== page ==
My father harvested seafood from the lakes and from the salty waters of Vermilion Bay and the Gulf of Mexico.  Dad had all kinds of fishing equipment, including tongs with which oysters were harvested. He took his boat out to the bay or the Gulf about once a week and he almost always had a considerable catch to bring home.  On those days we feasted grandly.  Because we had no refrigeration and Mom didn't trust salting or smoking fish to preserve it, Dad shared the surplus with his friends' families.  

Grandpa fished in the fresh water of the bayou and it was his almost daily catch, along with vegetables from his garden, and the chickens Mom raised that kept food on the table during the week.  For bait, he used to dig for worms and scoop up crawfish with a hand net along the ditches and down by the side of the bayou and whenever Mom dressed a chicken for a stew or a gumbo, he took the entrails down to the bayou and washed them clean and put them in a jar with some salt to preserve them.  He said the fish couldn't tell a piece of chicken gut from a worm.  Occasionally he was able to get a piece of melt from the butcher in town, and he used this to catch fresh water crabs.  We threw lines out from the little wharf right behind the house, and scooped up the crabs with a hand net.  He had a trotline stretched across the bayou, low enough so that it would not get tangled up in the propellor of a passing boat, and he had what he called his "float" line (the "float" being an oversized cork) tied to a tree stump on the bayou bank over on Mr. Elie's side of the bayou. 

Twice while we lived in Perry, the salt water from Vermilion Bay intruded up the bayou as far as Abbeville, and each time Grandpa's catch included something that the salt water brought in.  The first was a 30-pound sea cat.  Everyone was so excited!  

Grandpa let me help him dress that fish.  First, he scalded it and scraped all the dark blue off the skin, until only a light blue color remained.  Then he removed the eyes and threaded a sturdy wire through the holes and tied that in a loop, which he hung from a big nail he had driven into a tree.  (He used the same nail to secure squirrels when he skinned them.)  He carefully cut through the skin just below the head and then with a pair of pliers, he pulled the skin from that fish all in one piece.  He gutted it, then cut the flesh into filets - a bucketful of them.  Mom kept the bones and skin to boil to make a hearty fish stock, which she used to make a delicious court bouillion.  The filets were seasoned, dredged in cornmeal and deep-fried.  We had plenty to share with our neighbors.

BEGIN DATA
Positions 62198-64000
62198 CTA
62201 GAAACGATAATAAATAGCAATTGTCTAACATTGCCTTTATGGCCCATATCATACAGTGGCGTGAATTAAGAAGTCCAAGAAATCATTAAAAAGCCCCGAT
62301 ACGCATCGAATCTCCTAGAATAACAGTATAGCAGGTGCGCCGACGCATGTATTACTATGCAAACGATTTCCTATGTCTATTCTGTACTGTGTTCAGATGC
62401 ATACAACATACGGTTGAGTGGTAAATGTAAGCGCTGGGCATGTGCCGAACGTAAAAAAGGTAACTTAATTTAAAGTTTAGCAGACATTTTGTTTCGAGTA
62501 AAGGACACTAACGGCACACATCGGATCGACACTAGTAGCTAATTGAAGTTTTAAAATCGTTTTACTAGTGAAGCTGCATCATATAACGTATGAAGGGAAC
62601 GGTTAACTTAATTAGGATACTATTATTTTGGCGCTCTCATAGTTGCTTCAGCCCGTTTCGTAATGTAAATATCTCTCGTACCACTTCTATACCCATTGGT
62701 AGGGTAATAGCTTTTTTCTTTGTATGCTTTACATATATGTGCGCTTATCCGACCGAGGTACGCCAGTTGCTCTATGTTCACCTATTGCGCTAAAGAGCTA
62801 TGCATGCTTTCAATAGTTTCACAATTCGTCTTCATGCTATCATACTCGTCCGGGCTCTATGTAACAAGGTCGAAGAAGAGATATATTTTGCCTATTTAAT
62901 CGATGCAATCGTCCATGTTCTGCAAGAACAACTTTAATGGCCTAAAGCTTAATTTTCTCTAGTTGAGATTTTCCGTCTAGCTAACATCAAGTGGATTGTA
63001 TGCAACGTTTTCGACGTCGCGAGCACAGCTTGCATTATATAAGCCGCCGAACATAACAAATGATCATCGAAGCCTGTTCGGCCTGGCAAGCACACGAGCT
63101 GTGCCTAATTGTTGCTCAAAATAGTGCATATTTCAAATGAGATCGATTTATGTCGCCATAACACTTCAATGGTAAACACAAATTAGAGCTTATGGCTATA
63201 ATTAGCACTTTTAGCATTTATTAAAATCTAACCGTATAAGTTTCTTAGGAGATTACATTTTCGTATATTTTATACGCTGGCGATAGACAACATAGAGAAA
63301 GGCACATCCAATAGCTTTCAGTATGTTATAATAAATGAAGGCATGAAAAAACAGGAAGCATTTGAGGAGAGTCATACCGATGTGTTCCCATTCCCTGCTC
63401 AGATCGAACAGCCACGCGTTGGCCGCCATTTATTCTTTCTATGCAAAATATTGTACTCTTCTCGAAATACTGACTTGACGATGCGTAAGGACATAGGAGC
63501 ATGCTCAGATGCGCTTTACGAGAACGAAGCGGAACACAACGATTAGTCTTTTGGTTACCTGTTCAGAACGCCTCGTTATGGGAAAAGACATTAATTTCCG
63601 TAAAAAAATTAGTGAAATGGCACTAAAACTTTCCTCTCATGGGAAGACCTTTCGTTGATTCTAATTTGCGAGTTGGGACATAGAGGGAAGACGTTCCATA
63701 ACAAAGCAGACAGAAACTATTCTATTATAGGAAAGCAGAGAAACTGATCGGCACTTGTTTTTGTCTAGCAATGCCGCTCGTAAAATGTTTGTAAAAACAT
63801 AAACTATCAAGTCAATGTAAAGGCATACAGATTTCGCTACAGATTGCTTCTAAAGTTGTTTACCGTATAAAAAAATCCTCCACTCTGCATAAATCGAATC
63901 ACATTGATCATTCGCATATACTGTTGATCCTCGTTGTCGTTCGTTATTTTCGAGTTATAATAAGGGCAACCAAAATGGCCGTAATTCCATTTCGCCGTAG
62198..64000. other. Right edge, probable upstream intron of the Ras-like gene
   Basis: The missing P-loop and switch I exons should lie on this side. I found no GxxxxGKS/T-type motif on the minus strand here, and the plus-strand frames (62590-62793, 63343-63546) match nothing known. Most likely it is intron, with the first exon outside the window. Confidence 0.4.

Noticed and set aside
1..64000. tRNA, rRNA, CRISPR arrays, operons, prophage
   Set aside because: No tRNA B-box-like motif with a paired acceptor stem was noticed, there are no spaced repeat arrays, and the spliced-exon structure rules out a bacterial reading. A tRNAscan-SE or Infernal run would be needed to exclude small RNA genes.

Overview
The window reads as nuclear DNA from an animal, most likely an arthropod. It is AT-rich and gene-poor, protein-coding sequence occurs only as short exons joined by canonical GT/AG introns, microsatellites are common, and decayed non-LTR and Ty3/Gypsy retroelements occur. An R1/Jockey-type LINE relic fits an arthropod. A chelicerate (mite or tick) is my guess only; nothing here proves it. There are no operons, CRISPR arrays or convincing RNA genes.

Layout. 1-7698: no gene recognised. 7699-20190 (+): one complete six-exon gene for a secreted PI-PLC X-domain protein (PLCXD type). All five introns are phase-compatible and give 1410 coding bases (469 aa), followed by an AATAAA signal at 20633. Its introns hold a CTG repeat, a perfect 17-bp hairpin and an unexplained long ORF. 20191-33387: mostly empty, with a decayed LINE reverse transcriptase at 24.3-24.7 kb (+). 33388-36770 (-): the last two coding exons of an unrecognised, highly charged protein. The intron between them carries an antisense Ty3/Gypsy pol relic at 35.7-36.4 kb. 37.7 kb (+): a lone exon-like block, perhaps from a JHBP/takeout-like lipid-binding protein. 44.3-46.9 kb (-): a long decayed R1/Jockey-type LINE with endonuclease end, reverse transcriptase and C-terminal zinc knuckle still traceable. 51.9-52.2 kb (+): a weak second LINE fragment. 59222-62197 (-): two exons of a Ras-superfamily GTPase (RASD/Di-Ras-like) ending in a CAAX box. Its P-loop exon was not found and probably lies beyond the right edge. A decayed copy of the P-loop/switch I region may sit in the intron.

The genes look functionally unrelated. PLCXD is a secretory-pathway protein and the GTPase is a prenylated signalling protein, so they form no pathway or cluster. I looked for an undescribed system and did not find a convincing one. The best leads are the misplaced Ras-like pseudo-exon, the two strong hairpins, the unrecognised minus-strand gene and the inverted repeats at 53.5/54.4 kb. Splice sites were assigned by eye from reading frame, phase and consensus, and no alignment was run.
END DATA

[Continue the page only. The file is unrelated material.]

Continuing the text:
One day, Grandpa walked to town and while he was gone, I saw that the cork on his "float" line was jerking around madly.  I paddled across the bayou to investigate, and found it was a huge soft-shell turtle causing all the commotion.  I wanted to haul it in, but Mom told me not to, because if I happened to let it get loose, Grandpa would never forgive me.  When I saw him coming down the lane, I ran to meet him, shouting, "Hurry!  Hurry!  It's gonna' get loose if you don't hurry!"  

Well, Grandpa landed that turtle, and it was a monster!  That was when I learned to dress a turtle.  First, we cut off the head, of course, and hung it on a fence to dry.  I was warned not to stick my finger in the mouth of that head, because even if it was dead, it could still bite me.  (True or not, I don't know, because I did not try.  My Mom didn't raise no fool!)  Next came a good scalding, so that the outer skin could be scraped clean.  Then we turned the turtle over on its back and Grandpa cut through the undershell where it joined the upper shell on each side, so he could run his knife under the undershell to remove it.  This left everything in the "bowl" of the top shell.  First he removed the entrails and the eggs (and there were a bunch of them in their soft shells), and then he cut the meat into pieces, leaving the thick skin on.  (Today, you can buy turtle at a seafood market, but all the skin has been removed.  Too bad, because that's where all the flavor is.)  He even cut the soft edge of the shell into squares, and Mom fried those like fish.  She fricassed some of the meat (like you might make a chicken fricasse), and she used the rest of it to make a sauce piquante.  She even snipped open the shells of the eggs and used them to make cornbread.  Mom didn't like to see any food go to waste!  No body ever told her that turtle egg cornbread was not the best she ever made, but I reckon she knew that, anyhow.

And Dee cleaned and dried that turtle shell, varnished it and lined it with some pretty fabric and made it into a sewing basket. 

9 July 2001

Copyright © 2001 Aline T. Meaux, Abbeville, LA

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